"Rebeck’s lean, tense thriller and psychological drama...Rebeck increases the tension because we can see both brother and sister are so complexly intertwined...A thriller and convincing marital and family drama that says a lot in its silences, and with excellent performances from its three actors that make this particular basement somewhere you never want to be again." Full Review

Daily Beast

"'The Prom' is encumbered with hackneyed familiarity when it comes to characters and plot, and a broad comedy and forced brightness and lightness where at least a tinge of darkness or reality would have been more welcome...The musical seeks to tell a simpler tale, yet it also aims to be both satire and cultural lesson...The message, ultimately, is positive...It’s just sad and depressing that the story and characters have to be so simple and unchallenging to get there." Full Review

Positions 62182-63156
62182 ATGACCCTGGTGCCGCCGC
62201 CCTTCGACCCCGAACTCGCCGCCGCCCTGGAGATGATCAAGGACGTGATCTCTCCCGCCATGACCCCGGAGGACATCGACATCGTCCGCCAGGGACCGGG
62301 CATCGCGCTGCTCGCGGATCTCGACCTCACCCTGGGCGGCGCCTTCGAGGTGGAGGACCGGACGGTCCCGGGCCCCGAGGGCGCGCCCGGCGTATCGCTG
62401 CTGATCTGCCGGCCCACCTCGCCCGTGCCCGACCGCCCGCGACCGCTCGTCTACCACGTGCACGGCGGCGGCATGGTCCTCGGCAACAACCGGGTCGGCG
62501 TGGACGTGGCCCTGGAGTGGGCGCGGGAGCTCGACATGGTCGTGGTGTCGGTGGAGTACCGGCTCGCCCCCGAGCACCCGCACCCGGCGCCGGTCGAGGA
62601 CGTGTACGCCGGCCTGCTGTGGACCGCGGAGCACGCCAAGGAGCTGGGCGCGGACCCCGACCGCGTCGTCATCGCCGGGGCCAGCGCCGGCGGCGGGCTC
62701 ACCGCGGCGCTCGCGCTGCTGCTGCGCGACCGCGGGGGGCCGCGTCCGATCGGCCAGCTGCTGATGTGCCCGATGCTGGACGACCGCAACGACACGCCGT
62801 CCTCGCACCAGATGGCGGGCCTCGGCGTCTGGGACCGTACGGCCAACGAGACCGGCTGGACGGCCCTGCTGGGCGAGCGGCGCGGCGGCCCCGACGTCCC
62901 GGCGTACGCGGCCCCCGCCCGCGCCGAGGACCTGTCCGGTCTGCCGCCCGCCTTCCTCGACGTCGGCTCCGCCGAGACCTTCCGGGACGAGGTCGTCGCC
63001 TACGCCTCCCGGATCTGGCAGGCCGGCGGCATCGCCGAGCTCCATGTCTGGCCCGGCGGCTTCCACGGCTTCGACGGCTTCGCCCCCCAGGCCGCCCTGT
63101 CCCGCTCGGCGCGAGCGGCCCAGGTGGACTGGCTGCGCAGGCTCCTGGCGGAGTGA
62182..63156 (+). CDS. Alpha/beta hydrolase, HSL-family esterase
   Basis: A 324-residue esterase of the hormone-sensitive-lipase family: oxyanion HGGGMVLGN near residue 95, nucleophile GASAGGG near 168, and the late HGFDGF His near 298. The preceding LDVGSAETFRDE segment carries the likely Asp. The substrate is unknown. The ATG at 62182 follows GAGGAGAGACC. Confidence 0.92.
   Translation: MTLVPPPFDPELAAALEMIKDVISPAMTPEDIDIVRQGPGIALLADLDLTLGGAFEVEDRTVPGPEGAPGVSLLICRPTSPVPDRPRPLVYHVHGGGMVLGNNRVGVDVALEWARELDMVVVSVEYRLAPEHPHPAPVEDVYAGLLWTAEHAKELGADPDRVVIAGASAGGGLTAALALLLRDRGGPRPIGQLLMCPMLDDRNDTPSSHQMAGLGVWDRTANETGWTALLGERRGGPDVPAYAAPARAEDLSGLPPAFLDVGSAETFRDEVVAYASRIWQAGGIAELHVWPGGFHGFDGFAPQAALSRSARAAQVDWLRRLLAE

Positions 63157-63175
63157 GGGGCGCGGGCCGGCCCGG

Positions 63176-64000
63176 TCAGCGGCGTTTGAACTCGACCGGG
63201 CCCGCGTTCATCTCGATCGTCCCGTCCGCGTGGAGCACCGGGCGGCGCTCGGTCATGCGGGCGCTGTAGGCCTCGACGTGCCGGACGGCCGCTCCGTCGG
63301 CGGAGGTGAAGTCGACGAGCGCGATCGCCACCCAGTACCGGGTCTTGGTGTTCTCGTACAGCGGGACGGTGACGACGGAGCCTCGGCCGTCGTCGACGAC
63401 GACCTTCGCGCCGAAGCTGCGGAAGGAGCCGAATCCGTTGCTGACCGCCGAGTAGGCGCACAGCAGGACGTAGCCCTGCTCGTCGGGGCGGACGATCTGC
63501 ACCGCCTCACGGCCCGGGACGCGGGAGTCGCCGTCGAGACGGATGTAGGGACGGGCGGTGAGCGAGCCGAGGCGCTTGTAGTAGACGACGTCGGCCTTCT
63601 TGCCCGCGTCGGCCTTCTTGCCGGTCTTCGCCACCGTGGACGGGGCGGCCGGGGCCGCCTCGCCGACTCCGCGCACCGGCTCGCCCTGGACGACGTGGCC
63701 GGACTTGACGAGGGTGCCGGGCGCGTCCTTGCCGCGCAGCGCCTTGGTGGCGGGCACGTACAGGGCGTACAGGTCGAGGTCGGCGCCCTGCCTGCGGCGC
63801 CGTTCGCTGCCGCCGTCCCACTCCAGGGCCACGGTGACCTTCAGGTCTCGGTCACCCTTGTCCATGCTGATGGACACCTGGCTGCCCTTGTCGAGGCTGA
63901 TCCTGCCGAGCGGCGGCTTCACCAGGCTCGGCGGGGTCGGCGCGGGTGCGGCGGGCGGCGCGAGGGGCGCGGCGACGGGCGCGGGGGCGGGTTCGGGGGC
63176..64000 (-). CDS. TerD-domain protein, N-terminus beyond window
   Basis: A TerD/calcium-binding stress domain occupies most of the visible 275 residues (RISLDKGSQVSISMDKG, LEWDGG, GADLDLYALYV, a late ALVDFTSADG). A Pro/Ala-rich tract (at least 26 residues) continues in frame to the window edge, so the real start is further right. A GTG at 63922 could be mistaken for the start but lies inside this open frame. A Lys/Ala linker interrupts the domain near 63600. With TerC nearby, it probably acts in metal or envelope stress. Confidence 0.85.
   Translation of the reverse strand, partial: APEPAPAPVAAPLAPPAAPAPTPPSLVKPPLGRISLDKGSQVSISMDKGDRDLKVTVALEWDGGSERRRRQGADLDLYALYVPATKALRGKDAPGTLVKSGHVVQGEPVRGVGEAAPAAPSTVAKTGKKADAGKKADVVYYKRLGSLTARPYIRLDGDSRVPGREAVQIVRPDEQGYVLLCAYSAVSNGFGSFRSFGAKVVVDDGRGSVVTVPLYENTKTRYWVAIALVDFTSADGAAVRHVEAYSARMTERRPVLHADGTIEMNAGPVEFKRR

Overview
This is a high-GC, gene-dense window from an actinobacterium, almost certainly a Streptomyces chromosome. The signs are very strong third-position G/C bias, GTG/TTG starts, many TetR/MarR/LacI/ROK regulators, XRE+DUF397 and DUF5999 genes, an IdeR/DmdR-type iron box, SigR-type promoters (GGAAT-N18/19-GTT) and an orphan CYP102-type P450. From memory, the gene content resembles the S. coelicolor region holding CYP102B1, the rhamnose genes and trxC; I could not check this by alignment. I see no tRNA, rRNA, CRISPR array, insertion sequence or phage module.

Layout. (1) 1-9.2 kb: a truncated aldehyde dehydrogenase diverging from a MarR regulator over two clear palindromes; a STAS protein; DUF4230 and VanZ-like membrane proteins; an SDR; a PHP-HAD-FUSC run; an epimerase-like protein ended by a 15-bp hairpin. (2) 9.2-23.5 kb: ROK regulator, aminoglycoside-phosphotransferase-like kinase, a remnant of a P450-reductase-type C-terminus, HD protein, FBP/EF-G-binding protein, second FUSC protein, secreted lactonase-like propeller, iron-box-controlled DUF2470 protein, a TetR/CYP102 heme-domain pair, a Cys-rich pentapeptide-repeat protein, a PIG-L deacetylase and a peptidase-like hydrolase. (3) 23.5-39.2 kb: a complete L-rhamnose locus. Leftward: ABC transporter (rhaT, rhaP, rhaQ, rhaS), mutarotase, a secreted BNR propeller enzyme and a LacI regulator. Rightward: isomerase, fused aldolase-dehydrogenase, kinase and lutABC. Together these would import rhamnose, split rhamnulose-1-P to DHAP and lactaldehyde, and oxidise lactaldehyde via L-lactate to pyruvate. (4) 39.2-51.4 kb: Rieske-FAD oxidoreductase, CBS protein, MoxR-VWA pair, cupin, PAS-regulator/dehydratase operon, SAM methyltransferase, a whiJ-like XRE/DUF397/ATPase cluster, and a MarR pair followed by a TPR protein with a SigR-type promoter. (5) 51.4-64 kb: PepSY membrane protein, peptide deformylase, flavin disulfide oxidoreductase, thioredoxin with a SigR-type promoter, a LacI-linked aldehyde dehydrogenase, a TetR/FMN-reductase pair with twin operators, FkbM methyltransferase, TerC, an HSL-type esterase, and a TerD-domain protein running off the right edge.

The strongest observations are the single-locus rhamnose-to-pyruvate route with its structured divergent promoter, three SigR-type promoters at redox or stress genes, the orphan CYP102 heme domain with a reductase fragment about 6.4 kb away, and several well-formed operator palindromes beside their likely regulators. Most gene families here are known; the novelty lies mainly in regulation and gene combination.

King Kong (NYC)
Midtown W
Daily Beast

"The problem with 'King Kong' is that the humans on stage do not know what to do when King Kong is elsewhere, and the production doesn’t know what to do with them either...As pure spectacle, 'King Kong' thrillingly delivers. The songs are fine rather than memorable and the story simple and fluent rather than dense and chewy. But really, neither has to do much more. This is all about the hulking, crouching, flying, not-very-hidden King Kong­—and the ape has totally got this." Full Review

Daily Beast

"This play, directed with a stilted nerviness by Kenny Leon, is strangely locked in on itself. It is 90 minutes long, and rigidly stuck in the grooves it sets up right at the beginning. These grooves are vital and timely themes, but 'American Son' nullifies their impact through clunky storytelling and flat characterization...Manipulative and crass...The way the ending is phrased and treated...feels rushed and horribly exploitative...Both a waste of important material and its talented cast." Full Review

India Pale Ale
Midtown W
Daily Beast